When an individual begins to grasp the basic premise of chiropractic, that is, that we have a fantastically organised body that is capable of running itself and maintaining itself with very little outside help, the question arises as to why the body cannot correct its own vertebral subluxations (that is, slight misalignments of the bones of the spine which put pressure on the nervous system). If the body can potentially heal itself of any disease, why can’t it adjust a subluxation? If it can heal a fractured vertebra, why can’t it move a misaligned one back into its proper position without the hands of a chiropractor?

The key to answering this question lies in the effect of the vertebral subluxation, and the fact that it interferes with the function of the nervous system. The nervous system is responsible for the coordinated activity of all the parts of the body. It is essential for the proper action of every muscle. Muscles move bones whether in the arms, the legs or the spine. Bending, sitting and twisting all require tiny muscles in the back, many smaller than your little finger, to move the bones of the spine. When a vertebra of the spine becomes subluxated, the muscles of the vertebral column will move it back into its proper position usually within a minute or two. The person never knows that he or she was even subluxated.

Sometimes, however, the vertebra moves out of its proper position and subluxates, and among the nerves affected are the ones that supply the muscles with the energy to move that very bone back into its proper position. The muscle cannot work and the body cannot adjust itself. If this situation persists, the nerves will begin to degenerate, eventually to the point of never being able to move that bone back into its proper position. Research, led by Dr. Suh at the University of Colorado, has demonstrated that this degeneration of the nerves occurs almost immediately. Further, the actual shape of the vertebral joint (the articular facet) can change, making the subluxated position the “comfortable” place for the bone to be located. When this happens, we have a chronic subluxation. Chronic subluxations occur if an outside force is not introduced into the spine soon enough after the subluxation occured. That force may come from a fall, or turning over in bed, but the most effective forces for correcting subluxations come from the hands of a chiropractor. A specific force, introduced where it is needed by the body to correct the subluxation, will enable the muscles to act and allow the body to correct its own subluxations.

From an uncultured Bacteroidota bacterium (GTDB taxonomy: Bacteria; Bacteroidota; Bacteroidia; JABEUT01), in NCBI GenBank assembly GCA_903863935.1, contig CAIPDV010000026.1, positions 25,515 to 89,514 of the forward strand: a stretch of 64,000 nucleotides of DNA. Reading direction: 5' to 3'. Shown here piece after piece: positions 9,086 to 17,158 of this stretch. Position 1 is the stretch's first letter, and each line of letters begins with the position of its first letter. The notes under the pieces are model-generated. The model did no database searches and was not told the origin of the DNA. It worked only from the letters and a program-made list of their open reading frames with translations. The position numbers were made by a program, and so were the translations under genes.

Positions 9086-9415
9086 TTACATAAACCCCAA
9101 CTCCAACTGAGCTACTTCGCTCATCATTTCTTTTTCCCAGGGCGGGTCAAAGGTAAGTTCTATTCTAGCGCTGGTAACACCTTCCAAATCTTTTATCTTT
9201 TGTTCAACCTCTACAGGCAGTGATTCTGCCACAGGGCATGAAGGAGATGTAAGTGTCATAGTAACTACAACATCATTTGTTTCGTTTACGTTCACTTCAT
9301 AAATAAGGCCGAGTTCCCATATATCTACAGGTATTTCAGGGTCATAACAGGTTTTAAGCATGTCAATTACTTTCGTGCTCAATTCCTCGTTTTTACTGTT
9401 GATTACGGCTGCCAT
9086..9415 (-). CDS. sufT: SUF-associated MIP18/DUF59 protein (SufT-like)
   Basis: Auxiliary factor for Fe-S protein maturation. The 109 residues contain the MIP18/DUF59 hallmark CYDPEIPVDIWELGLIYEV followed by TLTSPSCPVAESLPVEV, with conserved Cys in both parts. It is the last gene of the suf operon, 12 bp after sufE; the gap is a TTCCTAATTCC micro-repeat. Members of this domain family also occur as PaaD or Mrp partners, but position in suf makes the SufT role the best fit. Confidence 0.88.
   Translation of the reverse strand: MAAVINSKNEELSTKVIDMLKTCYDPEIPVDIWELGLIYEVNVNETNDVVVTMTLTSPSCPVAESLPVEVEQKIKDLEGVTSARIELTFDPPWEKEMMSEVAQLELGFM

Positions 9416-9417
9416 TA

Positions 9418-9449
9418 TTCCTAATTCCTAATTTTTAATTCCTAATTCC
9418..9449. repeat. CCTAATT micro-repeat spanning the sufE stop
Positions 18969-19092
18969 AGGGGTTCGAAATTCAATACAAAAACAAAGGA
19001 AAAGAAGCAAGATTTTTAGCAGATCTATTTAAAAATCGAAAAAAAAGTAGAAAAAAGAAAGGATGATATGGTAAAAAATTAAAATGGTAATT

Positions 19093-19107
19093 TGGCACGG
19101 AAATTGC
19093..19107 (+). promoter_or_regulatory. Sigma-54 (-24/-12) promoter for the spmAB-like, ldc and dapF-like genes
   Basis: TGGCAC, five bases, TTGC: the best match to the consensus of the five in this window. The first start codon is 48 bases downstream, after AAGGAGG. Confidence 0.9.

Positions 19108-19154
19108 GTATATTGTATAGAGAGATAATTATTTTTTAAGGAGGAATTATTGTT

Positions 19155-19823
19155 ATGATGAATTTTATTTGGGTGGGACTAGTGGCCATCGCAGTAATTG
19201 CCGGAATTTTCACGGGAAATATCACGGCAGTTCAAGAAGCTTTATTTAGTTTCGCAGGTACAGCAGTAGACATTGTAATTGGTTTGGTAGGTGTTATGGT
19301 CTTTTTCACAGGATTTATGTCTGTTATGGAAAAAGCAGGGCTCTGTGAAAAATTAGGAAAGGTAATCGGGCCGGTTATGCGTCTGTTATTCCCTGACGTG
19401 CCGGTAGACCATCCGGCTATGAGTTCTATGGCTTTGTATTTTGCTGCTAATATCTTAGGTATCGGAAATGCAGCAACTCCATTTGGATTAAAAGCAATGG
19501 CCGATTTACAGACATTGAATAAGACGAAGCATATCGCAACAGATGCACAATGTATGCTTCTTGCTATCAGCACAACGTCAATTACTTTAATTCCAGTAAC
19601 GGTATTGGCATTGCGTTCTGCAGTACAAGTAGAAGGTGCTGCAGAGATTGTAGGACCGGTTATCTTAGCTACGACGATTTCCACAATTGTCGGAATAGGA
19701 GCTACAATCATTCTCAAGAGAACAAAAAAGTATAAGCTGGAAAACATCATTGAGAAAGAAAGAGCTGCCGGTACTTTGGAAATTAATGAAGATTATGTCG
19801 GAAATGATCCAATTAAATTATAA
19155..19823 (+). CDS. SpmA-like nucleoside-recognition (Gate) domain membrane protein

The question that must be considered by every individual based upon this information is: “How long do you want to walk around subluxated?” Do you want the nerve damage to continue for days, weeks or months? How long will it take for the body to return the shape of the joint to normal if it has been subluxated for years? It makes sense to at least have your spine checked for vertebral subluxations on a regular basis.